I have only highlighted a few of the contradictions between his professional advocacy and private life, but his long career and contributions to psychiatry deserve far deeper analysis. I continue to work through his papers to better understand his life and experiences.

For more detail on Ryberg’s court martial and his medical career see my article, “Conduct Unbecoming an Officer and a Doctor: Medical Attitudes toward Homosexuality and the Court Martial of Dr. Percy Ryberg,” recently published in the Canadian Journal of History. It is freely available for a limited time at: https://utpjournals.press/doi/full/10.3138/cjh-2019-0053

Matthew Barrett is a SSHRC postdoctoral fellow at the Canadian War Museum. As an artist and historian his postdoc project explores graphic and illustrative storytelling as forms of historical interpretation and analysis.

[1] “Sample Column,” October 1954. Ryberg papers, box 3.

[2] Percy Ryberg, to Barbara Ryberg, 30 Oct 1953. Ryberg papers, box 2.

Early Birds for Lady Bird

Post contributed by Liz Adams, Rare Materials Cataloger

“I don’t know when I’ve ever been so flattered to see so many people getting up this early in the morning.”

Lady Bird Johnson wasn’t exaggerating when she stumped for her husband’s presidential campaign in front of a crowd of 12,000 Durhamites on Wednesday, October 7th, 1964.  It was 6:45 AM when a group of “early birds for Lady Bird” congregated to meet her at the Durham Parking Lot, brandishing free coffee and donuts. It was 7:04 AM when North Carolina politicians—including Terry Sanford  (the governor and future president of Duke)—began their remarks. And it was 7:11 AM when the woman of the hour spoke behind Thalhimer’s department store in downtown Durham, highlighting the “present prosperity” of North Carolina, Lyndon B. Johnson’s familial connections to the state, and the Great Society he planned for the country.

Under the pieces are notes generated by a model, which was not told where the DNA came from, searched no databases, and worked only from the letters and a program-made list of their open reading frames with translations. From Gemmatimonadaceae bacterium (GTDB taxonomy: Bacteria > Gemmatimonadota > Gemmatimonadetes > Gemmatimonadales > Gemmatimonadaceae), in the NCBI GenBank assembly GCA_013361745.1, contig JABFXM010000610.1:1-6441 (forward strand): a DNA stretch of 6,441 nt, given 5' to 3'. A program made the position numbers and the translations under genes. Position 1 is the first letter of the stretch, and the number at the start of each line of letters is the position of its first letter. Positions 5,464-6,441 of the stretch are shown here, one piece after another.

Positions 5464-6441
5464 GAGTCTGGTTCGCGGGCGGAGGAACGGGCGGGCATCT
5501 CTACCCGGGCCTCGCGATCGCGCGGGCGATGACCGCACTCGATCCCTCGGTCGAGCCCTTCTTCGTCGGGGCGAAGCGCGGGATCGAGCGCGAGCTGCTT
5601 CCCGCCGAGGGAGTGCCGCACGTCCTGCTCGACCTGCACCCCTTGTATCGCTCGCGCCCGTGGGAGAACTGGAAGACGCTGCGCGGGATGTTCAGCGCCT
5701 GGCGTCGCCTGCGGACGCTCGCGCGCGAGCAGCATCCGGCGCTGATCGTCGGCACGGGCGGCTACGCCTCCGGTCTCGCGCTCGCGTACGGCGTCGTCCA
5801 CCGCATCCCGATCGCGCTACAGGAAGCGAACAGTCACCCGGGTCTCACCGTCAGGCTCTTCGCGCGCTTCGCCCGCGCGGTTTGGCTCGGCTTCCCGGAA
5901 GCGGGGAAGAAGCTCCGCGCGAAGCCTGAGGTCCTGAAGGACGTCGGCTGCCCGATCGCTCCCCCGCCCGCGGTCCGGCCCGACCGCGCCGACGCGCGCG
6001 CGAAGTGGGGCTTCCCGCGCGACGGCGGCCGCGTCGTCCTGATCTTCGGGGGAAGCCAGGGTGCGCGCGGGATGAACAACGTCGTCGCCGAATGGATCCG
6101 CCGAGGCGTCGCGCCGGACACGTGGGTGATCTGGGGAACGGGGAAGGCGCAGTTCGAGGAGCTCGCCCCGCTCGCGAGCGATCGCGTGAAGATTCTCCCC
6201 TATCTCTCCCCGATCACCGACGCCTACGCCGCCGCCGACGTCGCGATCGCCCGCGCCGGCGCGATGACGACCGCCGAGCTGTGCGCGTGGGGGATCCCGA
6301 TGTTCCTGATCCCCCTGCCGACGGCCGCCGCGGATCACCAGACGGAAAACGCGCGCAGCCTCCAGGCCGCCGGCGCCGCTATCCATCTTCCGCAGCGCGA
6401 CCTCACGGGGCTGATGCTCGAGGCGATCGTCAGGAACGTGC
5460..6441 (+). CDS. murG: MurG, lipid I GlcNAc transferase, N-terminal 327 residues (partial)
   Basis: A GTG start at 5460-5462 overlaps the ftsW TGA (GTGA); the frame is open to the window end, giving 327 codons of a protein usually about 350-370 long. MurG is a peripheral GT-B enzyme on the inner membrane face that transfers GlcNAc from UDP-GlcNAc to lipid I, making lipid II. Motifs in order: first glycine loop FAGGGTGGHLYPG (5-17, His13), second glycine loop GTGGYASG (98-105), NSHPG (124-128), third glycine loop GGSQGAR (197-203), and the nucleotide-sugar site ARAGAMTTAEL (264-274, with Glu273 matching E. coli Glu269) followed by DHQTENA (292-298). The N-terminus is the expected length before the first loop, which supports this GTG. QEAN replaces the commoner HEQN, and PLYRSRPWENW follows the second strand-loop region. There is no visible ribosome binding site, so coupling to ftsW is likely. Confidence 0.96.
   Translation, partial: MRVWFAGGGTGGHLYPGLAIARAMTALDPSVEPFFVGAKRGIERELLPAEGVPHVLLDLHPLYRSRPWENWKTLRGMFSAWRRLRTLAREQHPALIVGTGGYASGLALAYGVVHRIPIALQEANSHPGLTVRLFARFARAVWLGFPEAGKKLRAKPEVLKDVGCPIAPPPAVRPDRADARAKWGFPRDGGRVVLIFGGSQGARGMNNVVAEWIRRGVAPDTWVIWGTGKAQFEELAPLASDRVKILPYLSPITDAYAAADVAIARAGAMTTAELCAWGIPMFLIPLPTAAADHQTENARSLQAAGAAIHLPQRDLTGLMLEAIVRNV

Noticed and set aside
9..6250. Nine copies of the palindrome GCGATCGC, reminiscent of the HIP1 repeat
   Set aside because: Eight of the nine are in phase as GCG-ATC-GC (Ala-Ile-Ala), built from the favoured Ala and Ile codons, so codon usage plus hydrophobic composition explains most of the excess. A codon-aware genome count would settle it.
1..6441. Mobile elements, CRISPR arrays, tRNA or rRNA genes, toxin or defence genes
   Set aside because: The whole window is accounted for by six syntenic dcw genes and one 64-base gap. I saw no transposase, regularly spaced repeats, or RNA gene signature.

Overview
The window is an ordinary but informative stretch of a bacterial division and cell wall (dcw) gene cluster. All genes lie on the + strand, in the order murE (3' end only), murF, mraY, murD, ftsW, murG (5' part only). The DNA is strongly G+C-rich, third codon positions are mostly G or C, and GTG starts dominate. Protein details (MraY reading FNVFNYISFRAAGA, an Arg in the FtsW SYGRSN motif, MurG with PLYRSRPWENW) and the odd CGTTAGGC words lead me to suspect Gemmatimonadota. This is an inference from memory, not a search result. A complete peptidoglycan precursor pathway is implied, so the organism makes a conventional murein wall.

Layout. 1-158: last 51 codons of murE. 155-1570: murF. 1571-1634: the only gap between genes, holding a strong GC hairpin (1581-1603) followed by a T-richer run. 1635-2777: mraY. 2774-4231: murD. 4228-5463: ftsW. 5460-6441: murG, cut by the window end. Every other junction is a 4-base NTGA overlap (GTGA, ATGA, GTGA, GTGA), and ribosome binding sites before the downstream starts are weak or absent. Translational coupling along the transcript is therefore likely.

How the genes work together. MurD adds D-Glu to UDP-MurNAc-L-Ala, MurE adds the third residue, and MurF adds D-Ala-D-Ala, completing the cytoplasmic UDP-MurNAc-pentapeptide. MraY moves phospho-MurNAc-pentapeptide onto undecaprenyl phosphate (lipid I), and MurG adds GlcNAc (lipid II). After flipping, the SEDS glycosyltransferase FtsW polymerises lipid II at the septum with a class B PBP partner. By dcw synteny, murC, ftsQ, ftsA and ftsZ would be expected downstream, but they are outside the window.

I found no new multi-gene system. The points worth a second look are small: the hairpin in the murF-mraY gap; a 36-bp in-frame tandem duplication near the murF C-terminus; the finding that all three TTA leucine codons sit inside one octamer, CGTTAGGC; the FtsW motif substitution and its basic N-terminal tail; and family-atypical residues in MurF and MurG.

Early Bird for Lady Bird poster
A flyer held by the Rubenstein Library offering free coffee and “do-nuts” for those waking up early to meet Lady Bird Johnson in downtown Durham.

To understand why Lady Bird Johnson stopped in Durham 56 years ago, we need to frame our story: It was 1964, and the Civil Rights Act (CRA) had just gone into effect on July 2nd. According to Hersch & Shinall (2014), the CRA “sought to improve access to voting, public accommodations, and employment as well as improve the overall status of individuals discriminated against on the basis of race, color, religion, sex, and national origin” (p. 425). At its heart, the CRA sought to create equalities where none existed, especially for Black Americans. It was and is an important, imperfect piece of legislation, one that only passed after years of tragedy and occasional triumph, including the 16th Street Baptist Church bombing, the March on Washington, and the assassination of John F. Kennedy, Jr. Relying on an uneasy coalition of Republican and Democrat votes, Lyndon B. Johnson plowed the CRA through Congress. Southern Democrats and the Republican nominee for president, Barry Goldwater, stood in opposition (Hersch & Shinall, 2014).